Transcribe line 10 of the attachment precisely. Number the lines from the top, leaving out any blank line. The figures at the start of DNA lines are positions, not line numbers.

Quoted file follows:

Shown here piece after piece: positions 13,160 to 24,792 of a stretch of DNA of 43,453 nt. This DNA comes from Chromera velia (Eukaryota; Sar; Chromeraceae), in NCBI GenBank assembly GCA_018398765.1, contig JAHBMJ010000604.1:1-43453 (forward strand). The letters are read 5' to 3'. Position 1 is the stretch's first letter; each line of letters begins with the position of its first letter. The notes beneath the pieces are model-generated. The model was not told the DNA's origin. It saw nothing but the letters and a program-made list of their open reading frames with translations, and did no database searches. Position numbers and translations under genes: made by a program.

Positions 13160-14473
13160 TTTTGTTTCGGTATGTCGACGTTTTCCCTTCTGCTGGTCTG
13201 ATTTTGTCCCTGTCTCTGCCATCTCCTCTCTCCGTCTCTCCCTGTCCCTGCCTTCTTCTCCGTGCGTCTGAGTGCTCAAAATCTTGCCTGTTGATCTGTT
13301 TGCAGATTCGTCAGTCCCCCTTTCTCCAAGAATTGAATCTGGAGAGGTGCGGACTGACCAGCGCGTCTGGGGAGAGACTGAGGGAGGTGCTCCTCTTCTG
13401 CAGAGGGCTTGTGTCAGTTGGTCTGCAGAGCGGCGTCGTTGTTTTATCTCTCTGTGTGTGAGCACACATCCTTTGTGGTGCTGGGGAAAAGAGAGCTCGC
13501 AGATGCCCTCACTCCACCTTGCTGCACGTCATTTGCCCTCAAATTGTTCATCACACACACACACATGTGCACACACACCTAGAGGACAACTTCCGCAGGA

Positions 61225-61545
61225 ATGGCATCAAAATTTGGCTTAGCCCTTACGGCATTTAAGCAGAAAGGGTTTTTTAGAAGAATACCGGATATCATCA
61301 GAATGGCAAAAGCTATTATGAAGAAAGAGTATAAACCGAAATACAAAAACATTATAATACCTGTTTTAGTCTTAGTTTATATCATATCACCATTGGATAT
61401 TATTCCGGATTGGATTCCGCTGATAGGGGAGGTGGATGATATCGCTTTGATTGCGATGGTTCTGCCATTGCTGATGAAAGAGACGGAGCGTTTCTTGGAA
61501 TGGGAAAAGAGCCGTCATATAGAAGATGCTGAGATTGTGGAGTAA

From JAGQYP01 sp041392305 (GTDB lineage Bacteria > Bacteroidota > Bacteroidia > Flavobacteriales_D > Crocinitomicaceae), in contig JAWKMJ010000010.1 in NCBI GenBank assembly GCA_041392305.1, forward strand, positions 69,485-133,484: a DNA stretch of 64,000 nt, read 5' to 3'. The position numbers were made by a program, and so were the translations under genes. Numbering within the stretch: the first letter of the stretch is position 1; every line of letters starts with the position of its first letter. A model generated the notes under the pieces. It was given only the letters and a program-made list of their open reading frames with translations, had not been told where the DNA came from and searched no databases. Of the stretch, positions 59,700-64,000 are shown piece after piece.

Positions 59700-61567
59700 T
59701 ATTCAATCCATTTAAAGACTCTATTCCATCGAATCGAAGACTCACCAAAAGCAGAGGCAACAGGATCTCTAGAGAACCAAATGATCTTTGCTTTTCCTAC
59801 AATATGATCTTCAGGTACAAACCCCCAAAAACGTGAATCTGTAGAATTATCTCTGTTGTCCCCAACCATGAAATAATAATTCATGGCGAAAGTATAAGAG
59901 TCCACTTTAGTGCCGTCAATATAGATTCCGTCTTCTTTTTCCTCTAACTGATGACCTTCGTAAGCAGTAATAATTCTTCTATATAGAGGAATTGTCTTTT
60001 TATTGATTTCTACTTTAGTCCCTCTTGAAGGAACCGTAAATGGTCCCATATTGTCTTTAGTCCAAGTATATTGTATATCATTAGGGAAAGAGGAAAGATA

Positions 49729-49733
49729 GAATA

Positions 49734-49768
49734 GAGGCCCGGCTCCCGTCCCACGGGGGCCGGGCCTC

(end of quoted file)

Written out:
61301 GAATGGCAAAAGCTATTATGAAGAAAGAGTATAAACCGAAATACAAAAACATTATAATACCTGTTTTAGTCTTAGTTTATATCATATCACCATTGGATAT